He has always been such a staid, old-fashioned-looking lad, never messing around with his hair till now. Neymar, beside him, has gone even blonder, but somehow we expect it of him. He had foony hair even before he left Brazil.

Over here, blonds are popping up all over the shop. Most teams now have a born-again blondie. It must take a fortune for Marouane Fellaini of Man United to brighten up his hair, as he has so much. But it’s already fading. Cheapskate.

Mesut Özil of Arsenal held back, not going the full head, just bits of it, which I suspect is a clue to his wavering, hesitant personality. His colleague Aaron Ramsey has almost the full blond monty. Paul Pogba of Man United has a sort of blond streak, more like a marker pen than a makeover. His colleague Phil Jones has appeared blond, but he seems to have disappeared from the team sheet. Samir Nasri of Man City went startlingly blond, but is on loan to Seville, so we’re not able to enjoy his locks. And Didier Ndong of Sunderland is a striking blond, thanks to gallons of bleach.

Remember the Romanians in the 1998 World Cup? They suddenly appeared blond, every one of them. God, that was brilliant. One of my all-time best World Cup moments, and I was at Wembley in 1966.

So, why do they do it? Well, Hockney was right, in a sense. Not to have more fun – meaning more sex – because top footballers are more than well supplied, but because their normal working lives are on the whole devoid of fun.

They can’t stuff their faces with fast food, drink themselves stupid, stay up all night, take a few silly pills – which is what many of our healthy 25-year-old lads consider a reasonably fun evening. Nor can they spend all their millions on fun hols, such as skiing in the winter, a safari in the spring, or hang-gliding at the weekend. Prem players have to be so boringly sensible these days, or their foreign managers will be screaming at them in their funny foreign accents.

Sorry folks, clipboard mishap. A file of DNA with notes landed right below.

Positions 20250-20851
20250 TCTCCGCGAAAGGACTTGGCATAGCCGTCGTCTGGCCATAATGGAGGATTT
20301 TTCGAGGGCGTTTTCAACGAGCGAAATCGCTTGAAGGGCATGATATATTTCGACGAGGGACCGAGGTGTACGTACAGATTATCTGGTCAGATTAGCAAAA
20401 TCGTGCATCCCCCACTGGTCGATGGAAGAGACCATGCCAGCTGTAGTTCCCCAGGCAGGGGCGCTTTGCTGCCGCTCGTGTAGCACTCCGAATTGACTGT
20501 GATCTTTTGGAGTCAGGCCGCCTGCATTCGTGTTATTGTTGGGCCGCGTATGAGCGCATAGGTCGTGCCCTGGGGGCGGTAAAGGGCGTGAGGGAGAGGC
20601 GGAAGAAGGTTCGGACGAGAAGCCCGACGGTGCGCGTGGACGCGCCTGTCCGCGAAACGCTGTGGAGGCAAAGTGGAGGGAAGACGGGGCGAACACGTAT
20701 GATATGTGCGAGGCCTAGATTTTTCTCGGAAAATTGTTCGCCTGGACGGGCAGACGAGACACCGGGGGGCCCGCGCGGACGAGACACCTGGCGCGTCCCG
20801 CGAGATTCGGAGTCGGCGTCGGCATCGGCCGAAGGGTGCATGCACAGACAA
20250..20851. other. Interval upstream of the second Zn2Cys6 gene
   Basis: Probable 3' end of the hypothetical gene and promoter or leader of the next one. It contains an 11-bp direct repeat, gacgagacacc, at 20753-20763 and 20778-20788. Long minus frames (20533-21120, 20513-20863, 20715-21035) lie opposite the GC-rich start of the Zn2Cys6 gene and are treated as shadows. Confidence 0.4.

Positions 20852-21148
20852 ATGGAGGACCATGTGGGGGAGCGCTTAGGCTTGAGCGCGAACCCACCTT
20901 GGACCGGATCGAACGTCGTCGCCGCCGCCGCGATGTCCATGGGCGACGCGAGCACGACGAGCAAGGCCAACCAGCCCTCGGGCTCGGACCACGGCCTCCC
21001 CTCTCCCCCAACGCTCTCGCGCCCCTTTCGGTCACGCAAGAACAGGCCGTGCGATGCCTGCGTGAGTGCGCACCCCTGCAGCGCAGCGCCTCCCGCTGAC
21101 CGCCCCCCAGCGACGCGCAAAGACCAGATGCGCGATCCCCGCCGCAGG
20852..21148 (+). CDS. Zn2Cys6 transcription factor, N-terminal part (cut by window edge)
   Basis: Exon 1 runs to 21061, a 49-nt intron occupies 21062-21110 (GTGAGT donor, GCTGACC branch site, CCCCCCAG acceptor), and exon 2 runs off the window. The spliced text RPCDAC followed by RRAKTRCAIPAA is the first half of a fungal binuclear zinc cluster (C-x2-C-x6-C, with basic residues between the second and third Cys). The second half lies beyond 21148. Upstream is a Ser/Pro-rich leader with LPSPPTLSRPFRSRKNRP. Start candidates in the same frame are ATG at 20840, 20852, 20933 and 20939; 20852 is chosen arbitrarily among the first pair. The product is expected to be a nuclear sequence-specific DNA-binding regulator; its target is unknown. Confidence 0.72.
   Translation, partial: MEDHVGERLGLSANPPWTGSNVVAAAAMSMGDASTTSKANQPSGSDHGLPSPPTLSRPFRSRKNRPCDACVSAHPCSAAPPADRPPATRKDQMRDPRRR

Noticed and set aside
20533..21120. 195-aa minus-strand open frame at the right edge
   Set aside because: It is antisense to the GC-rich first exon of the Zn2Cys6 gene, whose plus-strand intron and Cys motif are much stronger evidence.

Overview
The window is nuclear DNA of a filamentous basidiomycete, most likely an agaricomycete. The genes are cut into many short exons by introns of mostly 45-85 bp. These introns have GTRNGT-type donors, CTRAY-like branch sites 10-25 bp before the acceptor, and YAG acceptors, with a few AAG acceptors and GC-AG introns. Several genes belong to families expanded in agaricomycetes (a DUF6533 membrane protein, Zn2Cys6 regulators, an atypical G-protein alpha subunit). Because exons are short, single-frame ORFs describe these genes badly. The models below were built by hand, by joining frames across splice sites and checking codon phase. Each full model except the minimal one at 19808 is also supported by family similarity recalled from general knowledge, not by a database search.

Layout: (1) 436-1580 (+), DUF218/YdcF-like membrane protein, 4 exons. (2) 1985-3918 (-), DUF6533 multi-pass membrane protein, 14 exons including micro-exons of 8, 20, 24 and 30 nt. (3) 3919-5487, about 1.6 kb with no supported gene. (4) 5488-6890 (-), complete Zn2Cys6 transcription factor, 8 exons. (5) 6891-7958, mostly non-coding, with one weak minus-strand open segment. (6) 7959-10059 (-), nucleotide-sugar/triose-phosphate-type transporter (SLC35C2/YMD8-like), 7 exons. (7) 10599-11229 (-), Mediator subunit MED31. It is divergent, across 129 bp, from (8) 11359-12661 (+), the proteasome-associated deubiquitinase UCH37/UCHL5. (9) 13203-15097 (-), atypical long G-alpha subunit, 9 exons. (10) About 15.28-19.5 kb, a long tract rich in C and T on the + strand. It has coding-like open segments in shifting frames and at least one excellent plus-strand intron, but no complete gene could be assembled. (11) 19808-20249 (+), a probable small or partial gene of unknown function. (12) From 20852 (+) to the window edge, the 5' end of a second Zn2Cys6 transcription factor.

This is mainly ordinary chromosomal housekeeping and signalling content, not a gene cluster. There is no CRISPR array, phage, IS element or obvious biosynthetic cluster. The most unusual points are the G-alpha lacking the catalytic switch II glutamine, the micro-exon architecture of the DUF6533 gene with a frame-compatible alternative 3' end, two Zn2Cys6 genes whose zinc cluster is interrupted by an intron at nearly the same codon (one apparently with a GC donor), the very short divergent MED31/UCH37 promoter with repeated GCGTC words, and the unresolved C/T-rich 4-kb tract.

While not on the pitch, or training, which takes up only a few hours a day, the boredom is appalling, endlessly on planes or coaches or in some hotel that could be anywhere.

The only bright spot in the long days is to look in the mirror and think: “Hmm, I wonder what highlights would look like? I’ve done the beard and the tattoos. Now let’s go for blond. Wow, gorgeous.”

They influence each other, being simple souls, so when one dyes his hair, depending on where he is in the macho pecking order, others follow. They put in the day by looking at themselves. Harmless fun. Bless ’em.

But I expect all the faux blonds to have gone by Christmas. Along with Mourinho. I said that to myself the moment he arrived in Manchester, smirking away. Pep will see him off. OK then, let’s say Easter at the latest . . . 

Hunter Davies is a journalist, broadcaster and profilic author perhaps best known for writing about the Beatles. He is an ardent Tottenham fan and writes a regular column on football for the New Statesman.

This article first appeared in the 22 September 2016 issue of the New Statesman, The New Times